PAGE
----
When the NBA formally announced its plan to resume the 2019-20 season with a 22-team bubble-like format in Orlando, the eight teams that weren't invited to Florida likely believed their season was over.
Or, so they thought.
The league is reportedly closing in on a second "bubble" in Chicago for the eight teams not headed to Orlando, according to ESPN's Jackie MacMullan. The second bubble would allow teams to hold a mini-camp and have the eight clubs scrimmage one another in an NBA Summer League-like format, MacMullan wrote.
The bubble would allow the non-playoff teams a chance for young players -- such as Atlanta Hawks star Trae Young and Cavaliers guard Collin Sexton -- to play in real games for the first time in months. Veteran stars, such as Warriors guards Stephen Curry and Klay Thompson, likely wouldn't play, according to MacMullan. The reported target date for the bubble is in September.
On Thursday, seven of the eight teams not included in the Orlando restart held a conference call to discuss the idea, with the New York Knicks being the exception. On the call, teams assured the NBA they would be willing to proceed with the bubble in Chicago, according to MacMullan.
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Not everyone is fully on board with the idea, however. According to ESPN, Detroit Pistons head coach Dwane Casey took an informal poll of coaches from teams not headed to Orlando, and the majority of them would prefer to hold mini-camps at their own team facilities rather than travel to a bubble in Chicago.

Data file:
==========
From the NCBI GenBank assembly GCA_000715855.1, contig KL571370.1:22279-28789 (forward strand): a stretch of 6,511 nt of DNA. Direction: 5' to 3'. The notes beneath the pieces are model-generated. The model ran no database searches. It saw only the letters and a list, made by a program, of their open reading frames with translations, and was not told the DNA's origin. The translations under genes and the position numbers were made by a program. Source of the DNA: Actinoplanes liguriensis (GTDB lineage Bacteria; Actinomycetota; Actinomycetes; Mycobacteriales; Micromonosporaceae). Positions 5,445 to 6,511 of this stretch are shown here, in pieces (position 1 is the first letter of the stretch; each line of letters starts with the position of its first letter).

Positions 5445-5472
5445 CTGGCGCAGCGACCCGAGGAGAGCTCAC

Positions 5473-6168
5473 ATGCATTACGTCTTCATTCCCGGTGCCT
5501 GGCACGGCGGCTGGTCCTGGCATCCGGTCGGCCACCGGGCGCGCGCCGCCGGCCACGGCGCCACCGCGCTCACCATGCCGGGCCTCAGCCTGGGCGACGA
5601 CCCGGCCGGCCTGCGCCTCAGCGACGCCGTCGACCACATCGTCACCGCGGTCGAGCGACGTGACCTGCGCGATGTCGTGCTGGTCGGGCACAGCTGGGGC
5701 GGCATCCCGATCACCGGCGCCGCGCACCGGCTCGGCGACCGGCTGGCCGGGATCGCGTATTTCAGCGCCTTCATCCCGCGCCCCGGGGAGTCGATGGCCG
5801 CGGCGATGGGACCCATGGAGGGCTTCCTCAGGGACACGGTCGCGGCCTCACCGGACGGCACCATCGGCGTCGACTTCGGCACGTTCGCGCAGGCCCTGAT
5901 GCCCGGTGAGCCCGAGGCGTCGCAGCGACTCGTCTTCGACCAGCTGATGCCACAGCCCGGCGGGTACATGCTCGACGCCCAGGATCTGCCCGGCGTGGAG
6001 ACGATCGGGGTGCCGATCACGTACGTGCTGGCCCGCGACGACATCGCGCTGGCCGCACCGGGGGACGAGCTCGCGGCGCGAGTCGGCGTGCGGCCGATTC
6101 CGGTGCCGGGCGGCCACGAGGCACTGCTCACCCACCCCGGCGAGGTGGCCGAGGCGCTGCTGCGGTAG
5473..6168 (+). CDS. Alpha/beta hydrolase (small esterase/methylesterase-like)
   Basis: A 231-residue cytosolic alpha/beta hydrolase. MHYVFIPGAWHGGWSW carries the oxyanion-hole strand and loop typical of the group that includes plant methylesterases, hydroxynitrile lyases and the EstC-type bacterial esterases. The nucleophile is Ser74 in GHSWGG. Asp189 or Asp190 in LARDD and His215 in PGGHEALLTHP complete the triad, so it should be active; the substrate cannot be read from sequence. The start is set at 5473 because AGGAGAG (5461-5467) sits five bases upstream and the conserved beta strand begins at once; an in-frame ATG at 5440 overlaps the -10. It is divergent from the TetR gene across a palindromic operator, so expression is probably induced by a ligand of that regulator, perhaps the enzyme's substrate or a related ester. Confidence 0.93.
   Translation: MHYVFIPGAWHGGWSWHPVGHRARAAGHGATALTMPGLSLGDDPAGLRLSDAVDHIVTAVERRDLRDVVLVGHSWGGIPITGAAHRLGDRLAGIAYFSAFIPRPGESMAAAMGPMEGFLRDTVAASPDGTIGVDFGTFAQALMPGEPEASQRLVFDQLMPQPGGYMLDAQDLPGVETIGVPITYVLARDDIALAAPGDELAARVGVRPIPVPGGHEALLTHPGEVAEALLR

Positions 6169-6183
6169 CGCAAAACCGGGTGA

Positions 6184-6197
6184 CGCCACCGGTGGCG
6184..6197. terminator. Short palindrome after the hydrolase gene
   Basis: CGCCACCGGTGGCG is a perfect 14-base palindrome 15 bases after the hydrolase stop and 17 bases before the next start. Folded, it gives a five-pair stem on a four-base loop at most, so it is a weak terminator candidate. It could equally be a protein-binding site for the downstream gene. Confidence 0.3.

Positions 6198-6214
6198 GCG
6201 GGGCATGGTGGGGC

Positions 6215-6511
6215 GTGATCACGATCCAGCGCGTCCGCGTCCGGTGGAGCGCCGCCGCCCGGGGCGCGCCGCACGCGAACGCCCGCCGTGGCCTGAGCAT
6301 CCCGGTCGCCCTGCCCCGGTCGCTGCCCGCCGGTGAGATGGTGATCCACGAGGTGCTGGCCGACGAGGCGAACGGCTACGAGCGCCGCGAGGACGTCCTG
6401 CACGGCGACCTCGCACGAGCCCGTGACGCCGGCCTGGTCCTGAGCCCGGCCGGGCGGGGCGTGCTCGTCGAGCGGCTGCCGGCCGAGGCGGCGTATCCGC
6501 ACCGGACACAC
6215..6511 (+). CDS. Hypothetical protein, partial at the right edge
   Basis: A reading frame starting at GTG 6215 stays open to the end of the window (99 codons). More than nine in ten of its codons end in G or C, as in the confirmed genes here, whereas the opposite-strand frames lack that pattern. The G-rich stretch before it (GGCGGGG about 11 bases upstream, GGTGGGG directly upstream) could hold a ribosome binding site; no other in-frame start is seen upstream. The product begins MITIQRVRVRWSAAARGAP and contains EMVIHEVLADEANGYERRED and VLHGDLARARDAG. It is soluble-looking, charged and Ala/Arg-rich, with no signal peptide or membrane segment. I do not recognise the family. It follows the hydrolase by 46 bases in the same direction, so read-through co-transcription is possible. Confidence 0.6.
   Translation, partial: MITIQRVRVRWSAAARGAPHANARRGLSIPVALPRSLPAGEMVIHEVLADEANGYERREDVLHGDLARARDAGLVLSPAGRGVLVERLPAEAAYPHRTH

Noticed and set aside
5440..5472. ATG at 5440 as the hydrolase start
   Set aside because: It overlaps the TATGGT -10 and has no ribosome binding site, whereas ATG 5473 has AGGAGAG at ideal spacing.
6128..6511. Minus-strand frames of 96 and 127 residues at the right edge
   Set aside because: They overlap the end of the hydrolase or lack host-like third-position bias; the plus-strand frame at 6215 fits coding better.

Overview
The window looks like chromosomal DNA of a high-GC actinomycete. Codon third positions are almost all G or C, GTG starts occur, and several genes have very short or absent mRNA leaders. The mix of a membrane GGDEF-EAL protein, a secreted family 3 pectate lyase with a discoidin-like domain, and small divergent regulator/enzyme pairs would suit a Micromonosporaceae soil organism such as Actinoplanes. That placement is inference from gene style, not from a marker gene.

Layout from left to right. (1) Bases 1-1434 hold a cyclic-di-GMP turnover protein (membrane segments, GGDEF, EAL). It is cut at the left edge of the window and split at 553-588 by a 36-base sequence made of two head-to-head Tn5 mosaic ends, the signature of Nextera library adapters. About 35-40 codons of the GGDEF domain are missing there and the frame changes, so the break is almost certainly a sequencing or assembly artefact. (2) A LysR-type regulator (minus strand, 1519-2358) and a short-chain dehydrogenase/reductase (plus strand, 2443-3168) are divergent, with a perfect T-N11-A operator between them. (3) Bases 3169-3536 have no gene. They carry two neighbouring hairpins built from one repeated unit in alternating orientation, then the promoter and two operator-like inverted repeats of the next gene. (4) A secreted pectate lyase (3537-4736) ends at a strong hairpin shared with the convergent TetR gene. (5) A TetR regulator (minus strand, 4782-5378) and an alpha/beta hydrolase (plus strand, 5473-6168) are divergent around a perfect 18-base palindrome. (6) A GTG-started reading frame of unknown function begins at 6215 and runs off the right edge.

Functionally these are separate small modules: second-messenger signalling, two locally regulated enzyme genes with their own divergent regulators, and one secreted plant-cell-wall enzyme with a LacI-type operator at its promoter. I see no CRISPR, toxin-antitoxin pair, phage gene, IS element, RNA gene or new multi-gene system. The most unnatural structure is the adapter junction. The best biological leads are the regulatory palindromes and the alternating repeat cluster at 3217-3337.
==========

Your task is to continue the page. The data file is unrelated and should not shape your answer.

"The reason we want these mini-camps is to get our team together, to have that camaraderie, to improve and enjoy some competition," Casey told ESPN. "We feel we can do that safely in our own environment. We can't let these guys sit around from March 11 to December without something. It's going to hurt their careers. It's too long of a layoff."
With a target date of September, the league has the luxury to assess how the Orlando bubble works out before making a decision about the Chicago bubble. According to ESPN, several teams have requested a two-week delay period to sign off on the second bubble to assess how the initial bubble in Florida works.
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